And cost. So if someone was like, hey, I want to book it out, what is the cost?

Myline Dahle (23:45)
So a majority, I’m proud to say that our events that we do private events on, there really isn’t a cost because they all pretty much hit the bar minimum. That’s their cost. They have to hit a certain bar minimum. The overhead cost is never going to be really more than like $700. That includes three security, a door person, and a sound tech to run the sound, whether it be a DJ or a band. So it’s a very minimal cost. It’s going to be the cost is going to be more of what they’re paying for catering.

Jake (24:07)

Mm-hmm. Yeah.

Myline Dahle (24:16)
any extras they’re doing and all the others, you know, what they’re trying to put together. And if they end up doing a Saturday and they don’t mind and there’s a hundred people and we have a $4,000 bar minimum as an example and they hit three of it, they will be responsible to pay that additional $1,000 at the end of the night, you know, but a majority, 95% of our events usually cover their bar minimum.

Jake (24:35)
Thank you.


Myline Dahle (24:41)
And it really is just the deposit that they usually have to pay and all the extra stuff that they bring to our event is like the band and the DJ and the food would be that extra cost that we don’t handle.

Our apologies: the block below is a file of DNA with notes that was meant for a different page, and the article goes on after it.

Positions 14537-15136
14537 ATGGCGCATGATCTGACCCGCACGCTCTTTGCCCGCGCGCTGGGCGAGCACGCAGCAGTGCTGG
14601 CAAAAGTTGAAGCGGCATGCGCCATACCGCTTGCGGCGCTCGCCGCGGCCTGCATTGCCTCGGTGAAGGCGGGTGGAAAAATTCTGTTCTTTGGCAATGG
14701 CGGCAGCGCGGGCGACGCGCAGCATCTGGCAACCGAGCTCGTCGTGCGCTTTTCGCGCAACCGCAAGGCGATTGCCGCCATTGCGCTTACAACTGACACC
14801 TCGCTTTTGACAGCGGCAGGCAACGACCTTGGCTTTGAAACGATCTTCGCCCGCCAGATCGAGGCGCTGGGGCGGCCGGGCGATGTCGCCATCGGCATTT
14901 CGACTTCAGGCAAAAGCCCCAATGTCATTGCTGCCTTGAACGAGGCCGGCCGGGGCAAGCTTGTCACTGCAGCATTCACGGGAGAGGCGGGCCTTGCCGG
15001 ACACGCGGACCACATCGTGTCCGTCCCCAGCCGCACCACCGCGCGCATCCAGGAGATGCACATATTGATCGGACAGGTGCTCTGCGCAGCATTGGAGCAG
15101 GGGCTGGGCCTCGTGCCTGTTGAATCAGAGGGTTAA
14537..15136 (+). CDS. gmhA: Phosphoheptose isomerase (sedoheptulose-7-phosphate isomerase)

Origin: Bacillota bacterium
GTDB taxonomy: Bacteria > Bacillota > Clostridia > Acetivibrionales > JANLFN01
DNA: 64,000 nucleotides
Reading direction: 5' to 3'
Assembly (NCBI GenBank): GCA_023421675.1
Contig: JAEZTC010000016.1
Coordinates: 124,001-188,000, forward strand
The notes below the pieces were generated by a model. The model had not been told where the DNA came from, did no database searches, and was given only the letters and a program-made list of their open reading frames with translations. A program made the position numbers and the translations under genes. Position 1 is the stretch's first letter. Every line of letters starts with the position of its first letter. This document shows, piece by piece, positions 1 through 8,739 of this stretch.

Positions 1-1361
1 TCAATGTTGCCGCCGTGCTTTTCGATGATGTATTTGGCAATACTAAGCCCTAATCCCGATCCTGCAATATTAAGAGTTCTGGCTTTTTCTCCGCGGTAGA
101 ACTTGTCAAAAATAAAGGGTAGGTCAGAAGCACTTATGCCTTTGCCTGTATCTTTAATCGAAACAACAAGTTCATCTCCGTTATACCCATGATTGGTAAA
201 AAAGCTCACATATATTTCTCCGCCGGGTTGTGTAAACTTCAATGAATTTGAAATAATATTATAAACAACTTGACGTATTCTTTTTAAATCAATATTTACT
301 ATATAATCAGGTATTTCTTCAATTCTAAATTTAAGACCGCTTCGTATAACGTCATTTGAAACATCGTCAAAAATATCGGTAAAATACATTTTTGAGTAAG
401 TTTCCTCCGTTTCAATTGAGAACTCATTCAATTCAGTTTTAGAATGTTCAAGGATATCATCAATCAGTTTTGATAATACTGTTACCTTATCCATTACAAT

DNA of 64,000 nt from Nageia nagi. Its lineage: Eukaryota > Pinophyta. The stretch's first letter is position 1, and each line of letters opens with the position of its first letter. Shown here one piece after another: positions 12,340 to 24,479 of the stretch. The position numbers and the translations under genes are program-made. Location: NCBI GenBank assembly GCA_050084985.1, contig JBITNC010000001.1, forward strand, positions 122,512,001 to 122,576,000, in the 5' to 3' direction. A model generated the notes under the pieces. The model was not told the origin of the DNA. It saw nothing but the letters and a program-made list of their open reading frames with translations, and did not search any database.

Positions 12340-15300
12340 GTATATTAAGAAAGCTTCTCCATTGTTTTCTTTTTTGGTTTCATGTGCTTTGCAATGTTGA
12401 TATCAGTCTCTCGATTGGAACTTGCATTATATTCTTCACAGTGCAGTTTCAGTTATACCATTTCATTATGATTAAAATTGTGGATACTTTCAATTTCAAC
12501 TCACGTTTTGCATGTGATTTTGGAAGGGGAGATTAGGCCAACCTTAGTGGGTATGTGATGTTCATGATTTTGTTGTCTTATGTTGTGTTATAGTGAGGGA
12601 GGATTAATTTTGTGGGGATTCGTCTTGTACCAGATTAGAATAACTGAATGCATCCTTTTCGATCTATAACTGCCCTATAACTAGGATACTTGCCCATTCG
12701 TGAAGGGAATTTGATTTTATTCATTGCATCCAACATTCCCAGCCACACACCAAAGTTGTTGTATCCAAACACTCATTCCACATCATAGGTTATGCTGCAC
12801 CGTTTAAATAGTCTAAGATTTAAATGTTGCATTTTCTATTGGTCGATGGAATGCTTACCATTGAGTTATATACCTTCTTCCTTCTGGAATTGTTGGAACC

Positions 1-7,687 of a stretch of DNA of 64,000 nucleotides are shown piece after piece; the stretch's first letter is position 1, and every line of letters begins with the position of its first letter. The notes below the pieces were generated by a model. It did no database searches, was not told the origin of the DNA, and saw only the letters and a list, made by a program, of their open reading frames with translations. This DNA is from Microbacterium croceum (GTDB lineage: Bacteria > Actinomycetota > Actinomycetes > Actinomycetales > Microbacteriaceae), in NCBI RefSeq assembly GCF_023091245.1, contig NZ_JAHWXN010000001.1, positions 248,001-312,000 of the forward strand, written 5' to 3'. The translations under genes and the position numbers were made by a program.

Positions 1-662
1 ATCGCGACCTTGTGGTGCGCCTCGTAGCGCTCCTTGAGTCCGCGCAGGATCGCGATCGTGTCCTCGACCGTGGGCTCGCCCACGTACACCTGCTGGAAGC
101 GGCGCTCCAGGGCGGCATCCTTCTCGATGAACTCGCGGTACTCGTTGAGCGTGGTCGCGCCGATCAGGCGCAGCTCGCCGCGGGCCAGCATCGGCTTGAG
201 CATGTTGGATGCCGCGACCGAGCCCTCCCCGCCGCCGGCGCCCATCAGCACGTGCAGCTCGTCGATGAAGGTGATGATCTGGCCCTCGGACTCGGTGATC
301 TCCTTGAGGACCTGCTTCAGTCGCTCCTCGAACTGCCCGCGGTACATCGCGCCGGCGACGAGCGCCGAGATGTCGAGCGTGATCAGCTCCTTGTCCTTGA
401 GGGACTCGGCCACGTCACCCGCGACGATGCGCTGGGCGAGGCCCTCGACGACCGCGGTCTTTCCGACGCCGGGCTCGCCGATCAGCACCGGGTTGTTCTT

Jake (24:51)
Nice. Yeah. So I, it basically to get to reserve the event or the space, it’s generally about $700 plus a bar minimum, which varies depending on the day, but on a Saturday, it could be about $4,000. And then that is just something that you assume that the guests are going to pay for that the people come to it. And so, so kind of pass through situation to your, your attendees.

Myline Dahle (25:15)
Exactly. And we’re pretty good about knowing if you have 200 guests, you’re going to hit 7,000 at the bar. If you have, it’s a reunion and you have a hundred guests, you’ll still hit that 4,000 minimum. It’s a reunion, right? So we can help steer, depending if it’s going to be a retirement party and everyone’s, you know, over 60, you might not hit that bar minimum and steer them to a different day and do an event that works best for them. You know?

Jake (25:20)



Yeah. So what is your cancellation policy for events like that?

Myline Dahle (25:49)
Gosh, we really haven’t had any cancel. We did experience a lot of cancellations from the fires. Oh, that was rough. There’s really no cancellation policy. It’s just you don’t get your deposit. The deposit is the, that pays for security lighting and sound. So it’s usually a $700 deposit. If you cancel on us, you just won’t get your deposit back. But we’re even nice enough that we had someone cancel on us because of the fires.

Jake (26:09)

Myline Dahle (26:19)